Immigration controls over marriage both reflect and reinforce the gendered norms of family life. In this polarised and politicised arena, such norms have often been articulated with particular crudity. In my work on the regulation of spousal migration, I have shown how certain migrant husbands have been characterised, at best, as cynical instrumentalists and, at worst, as sexually exploitative or abusive. Female citizens, who bear responsibility for national, social and cultural reproduction, have been castigated for their irresponsibility, disloyalty or naivety in entering unsuitable relationships. These ascriptions have been even more marked when relationships have subverted other expectations about power relations and sexual attraction. A relationship between a man from a developing country and an older British woman will often be seen as ruthless opportunism on his part and self-delusion on hers.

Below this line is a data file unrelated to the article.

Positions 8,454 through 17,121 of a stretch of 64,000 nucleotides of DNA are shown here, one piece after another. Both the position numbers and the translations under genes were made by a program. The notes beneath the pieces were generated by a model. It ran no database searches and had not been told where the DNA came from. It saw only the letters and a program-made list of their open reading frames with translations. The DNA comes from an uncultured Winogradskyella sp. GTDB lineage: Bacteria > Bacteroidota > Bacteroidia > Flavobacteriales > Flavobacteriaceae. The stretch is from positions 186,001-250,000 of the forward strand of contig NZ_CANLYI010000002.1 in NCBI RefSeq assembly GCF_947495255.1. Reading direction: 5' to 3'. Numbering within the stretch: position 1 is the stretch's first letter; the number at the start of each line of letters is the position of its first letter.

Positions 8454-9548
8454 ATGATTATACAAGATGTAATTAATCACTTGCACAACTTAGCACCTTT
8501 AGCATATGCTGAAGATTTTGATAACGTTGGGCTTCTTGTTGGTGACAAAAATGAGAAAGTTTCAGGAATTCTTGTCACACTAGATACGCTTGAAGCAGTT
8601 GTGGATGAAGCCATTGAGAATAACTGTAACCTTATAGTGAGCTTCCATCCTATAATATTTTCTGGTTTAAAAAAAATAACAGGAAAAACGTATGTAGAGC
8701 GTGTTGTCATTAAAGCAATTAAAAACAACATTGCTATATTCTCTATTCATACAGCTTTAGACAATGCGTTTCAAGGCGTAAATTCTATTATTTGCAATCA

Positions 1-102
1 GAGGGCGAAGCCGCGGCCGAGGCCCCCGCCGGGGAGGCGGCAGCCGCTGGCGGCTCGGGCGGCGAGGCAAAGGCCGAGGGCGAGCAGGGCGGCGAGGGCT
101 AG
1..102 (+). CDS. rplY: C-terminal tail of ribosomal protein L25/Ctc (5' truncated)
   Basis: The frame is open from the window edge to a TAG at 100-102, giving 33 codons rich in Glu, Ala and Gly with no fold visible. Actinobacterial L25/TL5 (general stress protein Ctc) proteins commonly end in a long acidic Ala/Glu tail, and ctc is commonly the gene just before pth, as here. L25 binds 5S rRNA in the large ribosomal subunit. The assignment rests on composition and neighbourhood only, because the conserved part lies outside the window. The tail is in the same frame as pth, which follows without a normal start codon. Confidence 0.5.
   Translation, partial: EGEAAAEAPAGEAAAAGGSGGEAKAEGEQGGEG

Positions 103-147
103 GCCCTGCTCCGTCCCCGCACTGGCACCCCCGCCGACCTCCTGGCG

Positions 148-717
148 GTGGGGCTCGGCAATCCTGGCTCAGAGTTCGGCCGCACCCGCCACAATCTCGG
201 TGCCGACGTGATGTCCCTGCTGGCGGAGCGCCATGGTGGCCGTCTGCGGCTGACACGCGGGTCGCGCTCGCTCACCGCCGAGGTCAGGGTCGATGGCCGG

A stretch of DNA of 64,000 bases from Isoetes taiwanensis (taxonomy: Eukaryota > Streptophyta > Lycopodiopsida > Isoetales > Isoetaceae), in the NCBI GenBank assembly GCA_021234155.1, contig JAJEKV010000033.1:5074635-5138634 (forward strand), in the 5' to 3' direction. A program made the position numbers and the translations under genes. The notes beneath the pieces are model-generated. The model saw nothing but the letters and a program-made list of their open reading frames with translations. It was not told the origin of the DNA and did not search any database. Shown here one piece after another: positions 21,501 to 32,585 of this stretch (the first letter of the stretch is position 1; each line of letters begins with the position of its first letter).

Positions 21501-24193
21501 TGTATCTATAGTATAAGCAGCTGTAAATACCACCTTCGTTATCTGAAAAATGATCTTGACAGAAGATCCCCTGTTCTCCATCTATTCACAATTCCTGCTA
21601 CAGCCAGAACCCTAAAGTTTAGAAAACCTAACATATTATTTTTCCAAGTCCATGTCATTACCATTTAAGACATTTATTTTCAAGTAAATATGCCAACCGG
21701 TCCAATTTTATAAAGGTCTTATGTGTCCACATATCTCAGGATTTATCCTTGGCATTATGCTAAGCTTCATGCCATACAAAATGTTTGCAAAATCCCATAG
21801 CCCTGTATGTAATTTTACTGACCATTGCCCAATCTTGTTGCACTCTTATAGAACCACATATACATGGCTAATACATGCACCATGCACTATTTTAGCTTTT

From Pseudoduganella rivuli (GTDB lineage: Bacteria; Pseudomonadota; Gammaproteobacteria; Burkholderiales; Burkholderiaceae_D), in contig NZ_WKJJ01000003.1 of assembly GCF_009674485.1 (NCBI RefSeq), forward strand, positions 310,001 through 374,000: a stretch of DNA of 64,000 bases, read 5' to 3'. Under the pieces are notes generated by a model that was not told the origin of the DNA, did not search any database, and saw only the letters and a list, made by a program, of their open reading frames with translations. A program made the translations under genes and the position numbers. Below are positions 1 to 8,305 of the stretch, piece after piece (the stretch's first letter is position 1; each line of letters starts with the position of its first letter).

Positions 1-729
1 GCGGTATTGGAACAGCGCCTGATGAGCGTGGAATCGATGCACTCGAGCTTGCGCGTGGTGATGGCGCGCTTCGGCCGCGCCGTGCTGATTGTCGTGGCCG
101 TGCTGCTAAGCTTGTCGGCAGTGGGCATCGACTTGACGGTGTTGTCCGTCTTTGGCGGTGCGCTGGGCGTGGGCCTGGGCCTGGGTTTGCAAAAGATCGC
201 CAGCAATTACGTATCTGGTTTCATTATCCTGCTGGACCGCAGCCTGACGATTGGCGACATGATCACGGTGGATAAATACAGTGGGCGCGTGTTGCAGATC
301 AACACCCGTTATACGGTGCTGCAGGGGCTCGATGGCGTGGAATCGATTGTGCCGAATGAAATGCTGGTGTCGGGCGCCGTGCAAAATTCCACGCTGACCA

However, such controls have never been mainly about gender or marriage.  To be sure, the ways in which gender emerges and is deployed in marriage migration controls have evolved as societal understandings and expectations have changed. Even in this socially conservative arena, ideas about who has agency, who may love whom and who will exploit whom are not exactly the same as they were fifty years ago. But gender’s significance in the control of spousal immigration has also varied according to its ability to serve immigration-related outcomes. Gender, while always present, comes in and out of focus as a critical feature of the legal regime and has been harnessed in different ways to underpin particular forms of exclusion.